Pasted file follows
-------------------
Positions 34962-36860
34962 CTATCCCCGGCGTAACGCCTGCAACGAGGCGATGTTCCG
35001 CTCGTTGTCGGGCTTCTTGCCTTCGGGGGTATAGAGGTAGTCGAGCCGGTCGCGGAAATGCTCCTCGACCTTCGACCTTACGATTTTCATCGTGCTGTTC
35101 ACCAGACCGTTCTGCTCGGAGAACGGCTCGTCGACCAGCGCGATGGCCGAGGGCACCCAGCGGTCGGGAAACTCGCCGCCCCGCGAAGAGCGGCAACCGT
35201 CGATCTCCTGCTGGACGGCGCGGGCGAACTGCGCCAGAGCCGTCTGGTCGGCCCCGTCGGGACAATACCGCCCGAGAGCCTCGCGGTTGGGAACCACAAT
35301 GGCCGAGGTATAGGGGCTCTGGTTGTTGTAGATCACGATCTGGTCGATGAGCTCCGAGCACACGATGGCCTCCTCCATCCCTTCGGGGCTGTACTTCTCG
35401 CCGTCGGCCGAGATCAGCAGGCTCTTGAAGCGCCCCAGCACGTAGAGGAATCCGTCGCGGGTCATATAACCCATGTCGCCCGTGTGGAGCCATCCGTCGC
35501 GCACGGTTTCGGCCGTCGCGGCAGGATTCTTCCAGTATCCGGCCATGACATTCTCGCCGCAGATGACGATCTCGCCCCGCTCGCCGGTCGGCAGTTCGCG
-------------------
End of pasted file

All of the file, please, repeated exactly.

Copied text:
Positions 34962-36860
34962 CTATCCCCGGCGTAACGCCTGCAACGAGGCGATGTTCCG
35001 CTCGTTGTCGGGCTTCTTGCCTTCGGGGGTATAGAGGTAGTCGAGCCGGTCGCGGAAATGCTCCTCGACCTTCGACCTTACGATTTTCATCGTGCTGTTC
35101 ACCAGACCGTTCTGCTCGGAGAACGGCTCGTCGACCAGCGCGATGGCCGAGGGCACCCAGCGGTCGGGAAACTCGCCGCCCCGCGAAGAGCGGCAACCGT
35201 CGATCTCCTGCTGGACGGCGCGGGCGAACTGCGCCAGAGCCGTCTGGTCGGCCCCGTCGGGACAATACCGCCCGAGAGCCTCGCGGTTGGGAACCACAAT
35301 GGCCGAGGTATAGGGGCTCTGGTTGTTGTAGATCACGATCTGGTCGATGAGCTCCGAGCACACGATGGCCTCCTCCATCCCTTCGGGGCTGTACTTCTCG
35401 CCGTCGGCCGAGATCAGCAGGCTCTTGAAGCGCCCCAGCACGTAGAGGAATCCGTCGCGGGTCATATAACCCATGTCGCCCGTGTGGAGCCATCCGTCGC
35501 GCACGGTTTCGGCCGTCGCGGCAGGATTCTTCCAGTATCCGGCCATGACATTCTCGCCGCAGATGACGATCTCGCCCCGCTCGCCGGTCGGCAGTTCGCG